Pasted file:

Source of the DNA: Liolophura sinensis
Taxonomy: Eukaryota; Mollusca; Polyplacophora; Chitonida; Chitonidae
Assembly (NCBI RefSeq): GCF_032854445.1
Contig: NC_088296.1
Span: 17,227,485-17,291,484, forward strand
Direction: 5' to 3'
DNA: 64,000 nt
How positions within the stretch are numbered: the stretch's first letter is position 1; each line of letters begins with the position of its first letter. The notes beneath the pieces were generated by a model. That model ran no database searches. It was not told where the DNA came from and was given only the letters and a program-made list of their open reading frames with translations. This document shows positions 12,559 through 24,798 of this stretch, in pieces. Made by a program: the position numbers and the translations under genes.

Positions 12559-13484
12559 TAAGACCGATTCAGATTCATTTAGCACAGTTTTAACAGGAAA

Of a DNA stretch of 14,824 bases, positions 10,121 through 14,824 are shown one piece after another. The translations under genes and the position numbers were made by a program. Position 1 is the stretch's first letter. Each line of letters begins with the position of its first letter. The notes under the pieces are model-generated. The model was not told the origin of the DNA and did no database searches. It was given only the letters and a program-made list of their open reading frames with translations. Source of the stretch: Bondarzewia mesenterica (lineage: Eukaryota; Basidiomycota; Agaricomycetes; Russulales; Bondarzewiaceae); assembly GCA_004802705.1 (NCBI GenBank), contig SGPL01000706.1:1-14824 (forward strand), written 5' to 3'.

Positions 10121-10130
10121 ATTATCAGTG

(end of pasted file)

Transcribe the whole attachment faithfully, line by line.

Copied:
Source of the DNA: Liolophura sinensis
Taxonomy: Eukaryota; Mollusca; Polyplacophora; Chitonida; Chitonidae
Assembly (NCBI RefSeq): GCF_032854445.1
Contig: NC_088296.1
Span: 17,227,485-17,291,484, forward strand
Direction: 5' to 3'
DNA: 64,000 nt
How positions within the stretch are numbered: the stretch's first letter is position 1; each line of letters begins with the position of its first letter. The notes beneath the pieces were generated by a model. That model ran no database searches. It was not told where the DNA came from and was given only the letters and a program-made list of their open reading frames with translations. This document shows positions 12,559 through 24,798 of this stretch, in pieces. Made by a program: the position numbers and the translations under genes.

Positions 12559-13484
12559 TAAGACCGATTCAGATTCATTTAGCACAGTTTTAACAGGAAA

Of a DNA stretch of 14,824 bases, positions 10,121 through 14,824 are shown one piece after another. The translations under genes and the position numbers were made by a program. Position 1 is the stretch's first letter. Each line of letters begins with the position of its first letter. The notes under the pieces are model-generated. The model was not told the origin of the DNA and did no database searches. It was given only the letters and a program-made list of their open reading frames with translations. Source of the stretch: Bondarzewia mesenterica (lineage: Eukaryota; Basidiomycota; Agaricomycetes; Russulales; Bondarzewiaceae); assembly GCA_004802705.1 (NCBI GenBank), contig SGPL01000706.1:1-14824 (forward strand), written 5' to 3'.

Positions 10121-10130
10121 ATTATCAGTG